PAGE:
As baseball fans of every creed make their ways to the Mile High City, they should know that Denver’s only gay sports bar welcomes them all. The two-month-old East Colfax outpost (formerly home to beloved punk bar, Streets Denver) has quickly become the post-game hang for local rec leagues, and beckons as a safe space for any sports enthusiast in town with its nine TVs, open-air and outdoor seating, beer and cocktail selection, plus fresh pizza by the slice from its adjoined neighbor, End Zone Pizzeria. Grab a huckleberry vodka lemonade for easy midsummer sipping—better yet, during the daily happy hour from 3 p.m. to 8 p.m. for $2 off any drink—and round out your All-Star Week festivities on the darts-lane-turned-dance-floor, where a football-shaped disco ball (and, usually, a Dua Lipa bop or two) spins overhead. Don’t forget to do your part by getting a shot—a “Pfizer,” “Moderna,” or “Johnson & Johnson” shot, that is. Select from these fruit-flavored shooters that are far from the life-saving vaccines they’re named after, but promise an antidote for any spectator in need of a boost.
What to drink: Any of the aptly named Sporty Sporty Sport Drinks curated by the bartenders themselves, like the Man to Man D, a mango vodka soda balanced with just the right amount of sweet
Pregame and Postgame Destinations
This 33-year-old LoDo stalwart is a classic place to grab a craft brew and catch a few plays on the TVs situated above the bar or in the expansive pool hall. We recommend fried chicken from the Coop, the brewery’s pandemic-born pop-up that will reopen as a permanent restaurant later this summer. Until then, selections from its menu are available at the brewery.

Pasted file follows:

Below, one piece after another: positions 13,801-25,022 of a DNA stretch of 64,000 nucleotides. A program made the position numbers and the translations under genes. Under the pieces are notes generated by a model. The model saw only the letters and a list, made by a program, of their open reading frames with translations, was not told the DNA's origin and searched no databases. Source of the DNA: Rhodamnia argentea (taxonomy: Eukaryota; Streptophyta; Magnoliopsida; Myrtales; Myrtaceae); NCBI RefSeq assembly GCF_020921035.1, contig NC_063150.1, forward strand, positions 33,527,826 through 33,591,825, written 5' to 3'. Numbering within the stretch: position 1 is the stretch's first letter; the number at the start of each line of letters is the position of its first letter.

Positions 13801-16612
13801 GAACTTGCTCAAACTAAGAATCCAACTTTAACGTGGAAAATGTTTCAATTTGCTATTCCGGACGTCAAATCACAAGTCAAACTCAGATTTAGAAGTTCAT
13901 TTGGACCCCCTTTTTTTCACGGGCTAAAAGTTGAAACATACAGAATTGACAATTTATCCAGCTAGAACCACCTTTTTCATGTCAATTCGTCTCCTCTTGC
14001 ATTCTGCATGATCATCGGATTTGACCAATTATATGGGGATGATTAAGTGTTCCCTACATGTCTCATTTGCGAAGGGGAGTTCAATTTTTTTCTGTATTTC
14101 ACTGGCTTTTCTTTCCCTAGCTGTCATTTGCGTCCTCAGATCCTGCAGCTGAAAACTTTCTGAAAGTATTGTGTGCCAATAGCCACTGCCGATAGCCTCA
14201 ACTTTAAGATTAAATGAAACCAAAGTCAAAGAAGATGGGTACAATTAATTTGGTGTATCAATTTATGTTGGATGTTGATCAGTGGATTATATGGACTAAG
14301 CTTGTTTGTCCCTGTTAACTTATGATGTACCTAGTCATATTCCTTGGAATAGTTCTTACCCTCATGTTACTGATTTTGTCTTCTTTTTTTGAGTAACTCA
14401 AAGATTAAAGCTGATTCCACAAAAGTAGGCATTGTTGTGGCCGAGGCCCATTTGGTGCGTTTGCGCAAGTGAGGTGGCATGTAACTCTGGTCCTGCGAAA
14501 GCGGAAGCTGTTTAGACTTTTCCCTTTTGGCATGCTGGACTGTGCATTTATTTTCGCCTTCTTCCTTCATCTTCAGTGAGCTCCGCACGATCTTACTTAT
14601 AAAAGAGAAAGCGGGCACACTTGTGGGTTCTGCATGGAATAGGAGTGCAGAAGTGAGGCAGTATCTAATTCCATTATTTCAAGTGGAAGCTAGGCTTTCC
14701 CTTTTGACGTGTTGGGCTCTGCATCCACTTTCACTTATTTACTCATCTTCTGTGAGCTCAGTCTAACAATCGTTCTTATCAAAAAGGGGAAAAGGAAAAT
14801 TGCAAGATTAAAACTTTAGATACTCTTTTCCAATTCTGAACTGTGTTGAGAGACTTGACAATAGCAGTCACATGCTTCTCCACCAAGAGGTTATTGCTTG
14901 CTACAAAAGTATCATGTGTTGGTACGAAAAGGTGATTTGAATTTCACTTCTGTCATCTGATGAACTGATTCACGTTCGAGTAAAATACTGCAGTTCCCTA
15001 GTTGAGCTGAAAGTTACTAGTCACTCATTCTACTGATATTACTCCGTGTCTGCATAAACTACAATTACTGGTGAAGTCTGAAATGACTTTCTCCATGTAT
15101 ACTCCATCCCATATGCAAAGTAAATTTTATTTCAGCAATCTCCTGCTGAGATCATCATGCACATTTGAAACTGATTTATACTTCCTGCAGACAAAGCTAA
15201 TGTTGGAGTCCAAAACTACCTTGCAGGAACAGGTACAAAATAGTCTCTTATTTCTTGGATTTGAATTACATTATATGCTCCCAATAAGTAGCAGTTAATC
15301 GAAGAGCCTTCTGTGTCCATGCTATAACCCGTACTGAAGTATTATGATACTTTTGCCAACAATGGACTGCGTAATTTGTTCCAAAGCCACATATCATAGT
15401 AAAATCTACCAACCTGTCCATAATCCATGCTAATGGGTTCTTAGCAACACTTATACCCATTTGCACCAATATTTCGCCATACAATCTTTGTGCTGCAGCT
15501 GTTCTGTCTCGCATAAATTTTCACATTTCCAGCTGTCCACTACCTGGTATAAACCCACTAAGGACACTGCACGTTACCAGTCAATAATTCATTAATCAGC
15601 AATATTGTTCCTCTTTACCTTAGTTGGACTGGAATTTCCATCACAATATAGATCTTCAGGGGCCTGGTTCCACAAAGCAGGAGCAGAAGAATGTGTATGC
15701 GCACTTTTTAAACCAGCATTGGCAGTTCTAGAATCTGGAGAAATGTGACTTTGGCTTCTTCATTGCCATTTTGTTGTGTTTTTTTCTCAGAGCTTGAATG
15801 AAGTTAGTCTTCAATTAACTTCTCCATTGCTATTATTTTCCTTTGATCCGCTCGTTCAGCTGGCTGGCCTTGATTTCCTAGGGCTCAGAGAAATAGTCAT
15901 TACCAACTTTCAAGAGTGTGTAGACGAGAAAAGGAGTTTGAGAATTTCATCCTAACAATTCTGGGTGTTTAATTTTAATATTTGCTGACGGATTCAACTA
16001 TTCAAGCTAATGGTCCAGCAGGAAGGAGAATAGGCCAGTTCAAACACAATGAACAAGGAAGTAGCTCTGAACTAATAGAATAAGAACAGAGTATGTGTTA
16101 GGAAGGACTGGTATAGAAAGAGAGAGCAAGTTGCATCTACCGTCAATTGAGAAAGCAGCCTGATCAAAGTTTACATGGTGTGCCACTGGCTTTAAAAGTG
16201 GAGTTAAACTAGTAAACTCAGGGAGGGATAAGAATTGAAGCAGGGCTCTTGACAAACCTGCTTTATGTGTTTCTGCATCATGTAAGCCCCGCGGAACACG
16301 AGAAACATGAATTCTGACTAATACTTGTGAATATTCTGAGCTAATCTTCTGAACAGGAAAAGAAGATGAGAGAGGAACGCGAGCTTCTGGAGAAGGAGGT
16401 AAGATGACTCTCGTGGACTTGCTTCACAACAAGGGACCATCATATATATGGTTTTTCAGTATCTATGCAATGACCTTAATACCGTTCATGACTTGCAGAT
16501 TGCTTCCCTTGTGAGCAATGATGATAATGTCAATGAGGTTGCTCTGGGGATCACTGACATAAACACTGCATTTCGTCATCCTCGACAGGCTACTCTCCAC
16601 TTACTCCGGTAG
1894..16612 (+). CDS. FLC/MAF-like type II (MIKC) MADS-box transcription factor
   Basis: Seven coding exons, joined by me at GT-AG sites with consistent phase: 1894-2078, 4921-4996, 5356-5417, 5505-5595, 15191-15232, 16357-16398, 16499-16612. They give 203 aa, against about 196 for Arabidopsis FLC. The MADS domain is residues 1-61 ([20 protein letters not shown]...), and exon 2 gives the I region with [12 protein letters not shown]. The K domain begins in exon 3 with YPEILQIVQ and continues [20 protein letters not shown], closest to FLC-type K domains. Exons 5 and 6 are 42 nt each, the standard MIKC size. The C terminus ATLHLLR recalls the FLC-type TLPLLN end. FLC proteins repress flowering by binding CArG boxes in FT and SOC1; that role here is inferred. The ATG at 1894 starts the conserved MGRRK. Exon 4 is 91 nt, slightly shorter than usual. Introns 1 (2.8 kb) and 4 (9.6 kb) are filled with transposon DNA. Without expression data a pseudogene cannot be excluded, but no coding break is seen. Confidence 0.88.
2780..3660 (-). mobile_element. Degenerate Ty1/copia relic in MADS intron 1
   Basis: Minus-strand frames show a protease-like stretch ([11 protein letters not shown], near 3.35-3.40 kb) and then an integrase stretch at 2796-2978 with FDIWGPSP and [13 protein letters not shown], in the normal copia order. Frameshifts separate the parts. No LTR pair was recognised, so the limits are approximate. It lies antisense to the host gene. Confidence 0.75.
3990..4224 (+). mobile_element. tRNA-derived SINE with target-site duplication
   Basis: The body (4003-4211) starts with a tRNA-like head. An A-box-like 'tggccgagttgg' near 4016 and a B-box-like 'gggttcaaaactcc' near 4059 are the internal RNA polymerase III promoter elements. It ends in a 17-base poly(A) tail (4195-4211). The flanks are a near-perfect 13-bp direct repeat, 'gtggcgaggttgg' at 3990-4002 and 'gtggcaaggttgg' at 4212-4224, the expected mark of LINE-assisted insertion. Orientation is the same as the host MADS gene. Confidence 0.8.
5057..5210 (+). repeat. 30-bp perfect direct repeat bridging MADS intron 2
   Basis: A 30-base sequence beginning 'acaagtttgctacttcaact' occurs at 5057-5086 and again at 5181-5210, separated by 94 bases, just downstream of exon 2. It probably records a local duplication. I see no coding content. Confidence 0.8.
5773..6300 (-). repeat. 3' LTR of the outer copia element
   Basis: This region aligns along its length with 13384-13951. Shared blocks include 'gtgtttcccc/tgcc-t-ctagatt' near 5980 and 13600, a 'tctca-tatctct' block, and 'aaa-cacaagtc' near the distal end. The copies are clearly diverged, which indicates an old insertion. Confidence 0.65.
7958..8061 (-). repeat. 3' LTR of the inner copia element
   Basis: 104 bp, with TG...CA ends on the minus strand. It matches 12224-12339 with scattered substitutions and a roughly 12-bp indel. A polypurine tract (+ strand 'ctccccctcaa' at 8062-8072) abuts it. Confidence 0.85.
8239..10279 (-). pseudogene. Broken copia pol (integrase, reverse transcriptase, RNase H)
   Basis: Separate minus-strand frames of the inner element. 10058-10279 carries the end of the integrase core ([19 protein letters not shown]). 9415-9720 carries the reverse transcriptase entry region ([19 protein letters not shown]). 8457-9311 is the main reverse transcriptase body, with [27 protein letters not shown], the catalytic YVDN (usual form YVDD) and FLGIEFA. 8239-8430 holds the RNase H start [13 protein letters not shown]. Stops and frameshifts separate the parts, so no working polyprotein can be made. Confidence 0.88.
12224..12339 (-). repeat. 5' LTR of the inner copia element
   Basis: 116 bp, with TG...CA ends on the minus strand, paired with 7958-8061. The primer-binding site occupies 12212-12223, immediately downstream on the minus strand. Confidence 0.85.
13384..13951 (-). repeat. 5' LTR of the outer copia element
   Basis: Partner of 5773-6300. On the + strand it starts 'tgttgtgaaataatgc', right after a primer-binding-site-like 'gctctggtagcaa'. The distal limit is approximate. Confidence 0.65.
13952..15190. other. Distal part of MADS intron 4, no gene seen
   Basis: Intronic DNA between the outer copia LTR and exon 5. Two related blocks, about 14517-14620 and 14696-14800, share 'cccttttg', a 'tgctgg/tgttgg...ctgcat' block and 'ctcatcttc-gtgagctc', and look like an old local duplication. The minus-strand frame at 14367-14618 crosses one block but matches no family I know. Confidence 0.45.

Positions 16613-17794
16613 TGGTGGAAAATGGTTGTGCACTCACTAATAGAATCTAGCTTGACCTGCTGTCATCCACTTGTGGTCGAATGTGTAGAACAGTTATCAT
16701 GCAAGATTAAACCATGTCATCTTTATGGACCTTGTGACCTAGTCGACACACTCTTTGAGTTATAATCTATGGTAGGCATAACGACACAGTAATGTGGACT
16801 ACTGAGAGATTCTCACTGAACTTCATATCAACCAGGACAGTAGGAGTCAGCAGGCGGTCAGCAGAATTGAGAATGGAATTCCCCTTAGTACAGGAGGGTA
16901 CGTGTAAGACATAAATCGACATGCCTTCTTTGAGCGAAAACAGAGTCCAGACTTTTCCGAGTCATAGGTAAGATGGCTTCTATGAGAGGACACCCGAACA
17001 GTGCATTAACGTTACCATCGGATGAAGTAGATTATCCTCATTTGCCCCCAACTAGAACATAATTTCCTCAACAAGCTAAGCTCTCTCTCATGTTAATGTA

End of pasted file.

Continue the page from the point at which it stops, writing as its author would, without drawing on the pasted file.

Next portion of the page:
What to drink: A hoppy Mile High Pale Ale or Patty’s Chile Beer, a Wynkoop favorite named after Patty Calhoun, Westword’s co-founder and editor
Five rooms equipped with 65 TVs, a roomy beer garden with plenty of umbrella-shaded tables, and a killer brunch menu make the Blake Street Tavern a year-round home base for all types of sports aficionados—but the pub’s proximity to Coors Field ensures it’s particularly bustling during baseball season. Thanks to lifted COVID-19 restrictions, the 18-year-old bar is open until 2 a.m. again, so you can continue partying long after the All-Star Game ends.
What to drink: An ice-cold bucket of your favorite cans or bottles (no judgment if you want the mix-and-match White Claw) and a vodka lavender lemonade popsicle
Brass Tacks’ low-key ambience makes the spot a hidden gem for baseball fans, who can check the score on four TVs while enjoying stellar cocktails, including 10 options on draft, and elevated pub fare (try perfect-for-snacking chicken chicharrones and sweet-and-savory corn beignets). While the bar is closed on Tuesday, July 13, during the Midsummer Classic, it is a prime pit stop for those basking in all of the pregame festivities the weekend prior.
What to drink: Brass Tacks’ signature paloma, a mix of tequila, Aperol, lime, grapefruit, and Squirt
What Denver Central Market lacks in TVs (it will only have one big screen showing the game), it makes up for in tasty specials, available Friday through Tuesday, July 9 to 13. Highlights include an All-Star Ice Cream flight for $7 with proof of admission to the game from High Point Creamery; hamburgers, hot dogs, and brats priced between $5 and $8 from the Local Butcher (not available on Friday, July 9); and a pizza/garlic bread combo from Vero for $23.
What to drink: Curio Bar’s rum-forward Painkiller, a potent tropical elixir that’s sure to please the senses no matter which team you’re rooting for
Rhein Haus’ Bavarian-themed food, drink, and vibe draw crowds of both jersey-clad and plainclothes patrons on game days. On Saturday, July 10, the beer hall will host a bocce ball tournament starting at 5 p.m. for the chance to win prizes, like bar tabs and an All-Star Game replica jersey (sign up in person the day of to be one of the 16 competing teams).
What to drink: $5 half liters of Breckenridge Avalanche Amber or Juice Drop Hazy IPA, Stella Artois, or Kona Big Wave Golden Ale—available throughout All-Star Week